This paper presents a comparison of COGES and diesel-electric propulsion
systems according to their most important operating characteristics and the exploitation
costs.

2. COGES propulsion system

2.1. COGES propulsion system history

Due to concerns of exhaustion of world petroleum reserves and the will to make
vessels more effective, the combined cycle propulsion has been considered as an option
for naval applications in the past. The naval ships are in most cases powered by gas
turbines and thermal efficiency of the propulsion plant is improved by introducing heat
recovery of the exhaust and a steam cycle.
COGES propulsion system for ships was firstly proposed by Mills [2] and Brady
[3]. A detailed analysis of the US Navy Rankine Cycle Energy Recovery (RACER)
proposal by Halkola [4] also shows COGES as an attractive propulsion system.
Ahlqvist [5] compared five different combined propulsion systems for application
on a 2500 passenger cruise ship. In Shipping World and Shipbuilder [6] a number of
different gas turbine plants and combined cycles plants powering a fast ferry and cruise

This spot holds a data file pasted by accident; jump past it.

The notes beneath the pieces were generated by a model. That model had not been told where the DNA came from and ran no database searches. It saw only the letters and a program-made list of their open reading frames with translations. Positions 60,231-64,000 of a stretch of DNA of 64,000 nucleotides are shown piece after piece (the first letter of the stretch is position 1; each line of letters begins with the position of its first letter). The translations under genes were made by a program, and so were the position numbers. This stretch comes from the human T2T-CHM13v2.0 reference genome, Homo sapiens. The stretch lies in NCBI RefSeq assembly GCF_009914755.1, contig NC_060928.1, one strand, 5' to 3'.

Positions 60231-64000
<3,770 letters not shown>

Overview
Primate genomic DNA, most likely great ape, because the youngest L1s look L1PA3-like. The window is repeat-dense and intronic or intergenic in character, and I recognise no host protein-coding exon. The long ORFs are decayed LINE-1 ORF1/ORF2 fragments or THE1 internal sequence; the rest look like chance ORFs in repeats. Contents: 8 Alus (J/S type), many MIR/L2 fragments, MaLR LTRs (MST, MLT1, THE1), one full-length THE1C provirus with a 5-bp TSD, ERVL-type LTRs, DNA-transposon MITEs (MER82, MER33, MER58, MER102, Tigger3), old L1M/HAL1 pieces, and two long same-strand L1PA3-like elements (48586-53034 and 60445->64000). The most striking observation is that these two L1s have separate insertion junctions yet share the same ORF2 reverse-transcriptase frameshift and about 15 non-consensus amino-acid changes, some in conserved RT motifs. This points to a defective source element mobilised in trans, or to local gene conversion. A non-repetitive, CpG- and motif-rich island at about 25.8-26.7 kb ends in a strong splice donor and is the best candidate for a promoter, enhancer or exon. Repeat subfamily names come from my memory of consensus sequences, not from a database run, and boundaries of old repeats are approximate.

ship were compared.
More recently, installation of COGES propulsion systems in Celebrity Cruises
ships Millennium and Infinity as well as Royal Caribbeans ship Radiance of the Seas
was reported by McKesson [7] at the Seatrade Miami conference.

2.2. COGES propulsion system overview

COGES propulsion system is based on electric propulsion motors and alternators


driven by both gas turbines and steam turbine(s). Heat recovery steam generators are
fitted in the gas turbine exhaust lines and generated superheated steam (at approximately
30 bar) is led to a steam turbo-alternator.
COGES completely change the properties of conventional propulsion system,
whereas gas turbine efficiency decreases at low load, the steam turbine recovers the
loss of power. The result is constant fuel consumption over a wide operational range.
Heat for ships services is taken directly from the steam turbine extraction or at the

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steam turbine exhaust and thus there is normally no need to fire-up auxiliary boilers.
This is an important aspect in calculating total fuel consumption and overall emissions
(prime movers plus boilers). Attention must be paid on the choice of steam-cycle details,
such as boilers, condensers and type of cycle (condensing or back-pressure) in order
to design an economically optimal plant.
Cruise ships have high heat demands and thus the boiler fuel price impact is
significant. In general, consumption of heat energy needs greater attention on large
cruise ship installations due to ever-increasing heat requirements, mainly for fresh water
production. Compact and simple machinery as well as lower fuel consumption are the
main advantages, but the sensitivity to fuel price changes remains as disadvantage.
Some authors give specifications of gas turbines which are usually installed in